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Original Issue

Just My Type

The Interview


Vick, who served 19 months in prison for running a dogfighting ring, played sparingly in 2009 after missing two seasons

Dan Patrick:Can you play the same backup role with the Eagles next year?

Michael Vick: It'd be a tough decision to make. I want to be a starter. If I had to [stay], then I would, but if another opportunity [to start] presented itself, that would be even better.

DP:Where do you rank right now among starting quarterbacks in the NFL?

MV: To be honest and not trying to sound arrogant, I still feel like I'm among the top 10. I'm confident in my skills. I'll go to the grave saying that.

DP:When you were in prison, were you a celebrity or a target?

MV: More of a celebrity. A lot of guys were kind of starstruck when I came in. For the most part I was treated fair. I had altercations, which is not out of the norm in prison. Because you've got 560 guys together every day, there are going to be conflicts.

DP:Did you sign autographs?

MV: Yeah, I won't lie. I signed a couple autographs when I was in prison. Maybe more than I should have.

DP:Which was the better feeling: being released from prison or being drafted?

MV: Released from prison. The only thing the draft offered me was the opportunity to play in the NFL. Which is great, but what being released from prison offered me was my life back, the ability to eat when I wanted to, go to sleep when I wanted to, go outside when I wanted to, to be around my kids and my family. That feeling [of getting that back] supersedes any feeling I've ever had in my life. I'll never forget that day.

DP:Did you play on the prison football team?

MV: You know what—we had one game with the prison football team. There were so many holes and divots that I would never go [back].

DP:Were you the quarterback?

MV: Yeah, I was the quarterback for both teams.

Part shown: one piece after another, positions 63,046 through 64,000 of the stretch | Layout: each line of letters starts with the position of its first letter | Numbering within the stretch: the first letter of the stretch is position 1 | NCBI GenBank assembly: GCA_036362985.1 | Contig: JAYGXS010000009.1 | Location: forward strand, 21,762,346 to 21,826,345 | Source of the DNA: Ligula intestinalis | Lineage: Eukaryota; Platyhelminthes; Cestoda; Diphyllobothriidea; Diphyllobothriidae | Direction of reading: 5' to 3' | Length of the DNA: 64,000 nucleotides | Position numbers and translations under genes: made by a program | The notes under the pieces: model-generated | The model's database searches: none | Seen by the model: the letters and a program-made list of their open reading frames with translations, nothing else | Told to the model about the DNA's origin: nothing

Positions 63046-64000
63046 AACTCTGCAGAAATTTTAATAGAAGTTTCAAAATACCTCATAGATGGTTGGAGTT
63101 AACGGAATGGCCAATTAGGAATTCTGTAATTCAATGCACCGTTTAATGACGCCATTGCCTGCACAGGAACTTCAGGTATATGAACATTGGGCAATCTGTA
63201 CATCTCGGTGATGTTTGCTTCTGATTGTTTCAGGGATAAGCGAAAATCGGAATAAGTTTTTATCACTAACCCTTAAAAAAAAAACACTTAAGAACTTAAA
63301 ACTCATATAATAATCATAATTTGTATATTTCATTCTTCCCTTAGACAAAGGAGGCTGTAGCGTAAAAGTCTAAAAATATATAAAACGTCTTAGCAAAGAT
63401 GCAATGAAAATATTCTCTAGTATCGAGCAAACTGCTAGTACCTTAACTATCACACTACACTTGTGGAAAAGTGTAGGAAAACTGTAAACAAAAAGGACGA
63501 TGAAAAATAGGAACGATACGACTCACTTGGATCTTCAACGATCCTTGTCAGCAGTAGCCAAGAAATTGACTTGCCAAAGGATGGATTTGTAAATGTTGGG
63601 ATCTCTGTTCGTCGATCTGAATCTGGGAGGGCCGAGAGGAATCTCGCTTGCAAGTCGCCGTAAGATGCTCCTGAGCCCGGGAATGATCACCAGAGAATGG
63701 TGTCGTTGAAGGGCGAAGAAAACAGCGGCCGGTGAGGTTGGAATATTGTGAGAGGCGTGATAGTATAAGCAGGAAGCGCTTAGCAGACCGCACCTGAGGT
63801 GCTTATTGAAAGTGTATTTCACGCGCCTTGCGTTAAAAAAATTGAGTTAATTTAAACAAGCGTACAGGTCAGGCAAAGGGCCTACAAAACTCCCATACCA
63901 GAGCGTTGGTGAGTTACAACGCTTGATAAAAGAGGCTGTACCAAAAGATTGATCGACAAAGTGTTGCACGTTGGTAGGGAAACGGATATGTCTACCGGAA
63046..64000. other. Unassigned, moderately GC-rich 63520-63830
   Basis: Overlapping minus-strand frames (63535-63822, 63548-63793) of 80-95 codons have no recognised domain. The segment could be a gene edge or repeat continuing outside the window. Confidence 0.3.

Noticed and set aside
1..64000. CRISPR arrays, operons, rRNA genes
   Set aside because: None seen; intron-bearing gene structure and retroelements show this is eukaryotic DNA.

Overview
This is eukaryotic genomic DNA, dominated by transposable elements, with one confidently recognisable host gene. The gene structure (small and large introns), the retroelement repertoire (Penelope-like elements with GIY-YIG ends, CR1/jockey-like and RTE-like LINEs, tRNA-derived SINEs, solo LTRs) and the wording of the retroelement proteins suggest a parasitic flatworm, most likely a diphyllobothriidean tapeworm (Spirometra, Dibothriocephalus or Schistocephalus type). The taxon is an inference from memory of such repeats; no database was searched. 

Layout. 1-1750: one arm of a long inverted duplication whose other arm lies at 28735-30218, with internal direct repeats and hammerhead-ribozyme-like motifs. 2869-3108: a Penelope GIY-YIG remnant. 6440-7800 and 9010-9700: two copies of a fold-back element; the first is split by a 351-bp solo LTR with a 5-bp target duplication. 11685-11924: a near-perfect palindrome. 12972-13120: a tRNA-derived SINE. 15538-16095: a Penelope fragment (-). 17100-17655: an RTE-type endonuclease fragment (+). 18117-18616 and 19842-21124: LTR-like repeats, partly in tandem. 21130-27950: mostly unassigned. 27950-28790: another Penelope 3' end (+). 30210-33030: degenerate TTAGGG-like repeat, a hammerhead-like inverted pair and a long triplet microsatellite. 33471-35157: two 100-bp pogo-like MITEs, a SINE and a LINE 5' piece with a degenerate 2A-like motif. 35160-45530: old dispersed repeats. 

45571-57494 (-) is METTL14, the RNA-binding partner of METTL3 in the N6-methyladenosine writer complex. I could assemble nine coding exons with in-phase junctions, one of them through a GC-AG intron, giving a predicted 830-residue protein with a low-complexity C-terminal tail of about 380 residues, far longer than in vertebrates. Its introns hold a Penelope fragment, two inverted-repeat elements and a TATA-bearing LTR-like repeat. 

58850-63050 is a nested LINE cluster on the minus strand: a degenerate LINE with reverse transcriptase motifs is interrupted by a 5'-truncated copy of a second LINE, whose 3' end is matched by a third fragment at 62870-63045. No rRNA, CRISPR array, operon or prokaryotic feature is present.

DP:Were they allowed to hit you?

MV: I had a flag on, but they couldn't get the flag. I was getting rid of the ball quick.

DP:You said you grew up in a culture that included dogfighting. How old were you when you saw your first dogfight?

MV: I was seven. It wasn't organized, but it was just taking place in an open area in the neighborhood. But saying it was part of our culture was no excuse. It doesn't override the fact that we should have known better.

DP:If you didn't get caught, would you still be dogfighting?

MV: That's the scary thing. I would have continued to put my life in jeopardy. I would have continued to be involved.

DP:Do your kids have a pet dog?

MV: No, I can't have a dog.

DP:Do they ask for one?

MV: They ask all the time. That's just something I have to deal with. I feel bad, first, for what I've done. And second, because I have to tell my kids that they can't have a dog because of my wrongdoings.

DP: Were you in prison when one of your children was born?

MV: Actually, it was worse. I was in prison a month after she was born. I had a chance to spend time with her, then I had to leave. I've been punished for all the wrongdoings and everything that I've done. But, hey, I deserved it.

Shirt Tale

Mike Holmgren's heart and mind are in Cleveland but his wardrobe remains in Seattle, where he was with the Seahawks for 10 years. The Browns' new president told me that he has hardly any clothes with him at his new digs, which led to an embarrassing meeting with owner Randy Lerner. Lerner said, "I've got to get you some Browns stuff." When Holmgren asked why, Lerner pointed to the blue Seahawks logo on his pullover. "I immediately threw everything [from Seattle] away," said Holmgren.

Pro Talk

Duke coach Mike Krzyzewski told me that he doesn't like the idea of forcing players to go to college for a year before turning pro. "If [a kid is] good enough, he should be allowed to come right out of high school," he said. "[But] if they go to college, they should be there long enough to take core courses that could eventually lead to a degree. Otherwise it's a sham."

Line of the week

Six-time Pro Bowler Jerome Bettis says there is one easy way to stop players from skipping the game. It comes down to—what else?—cash: "You have to offer them more money. If the players make 50 grand, 100 grand, that's different. But 25 grand? They can pass on that."

Now Hear This

Listen to the podcasts at

1. Maurice Jones-Drew talks about Tim Tebow.

2. NBAPA president Derek Fisher discusses Gilbert Arenas.

THE FINE PRINT: Serena Williams won the Australian Open. And thanks to the time change, she was back in the States before her threats reached a linesman.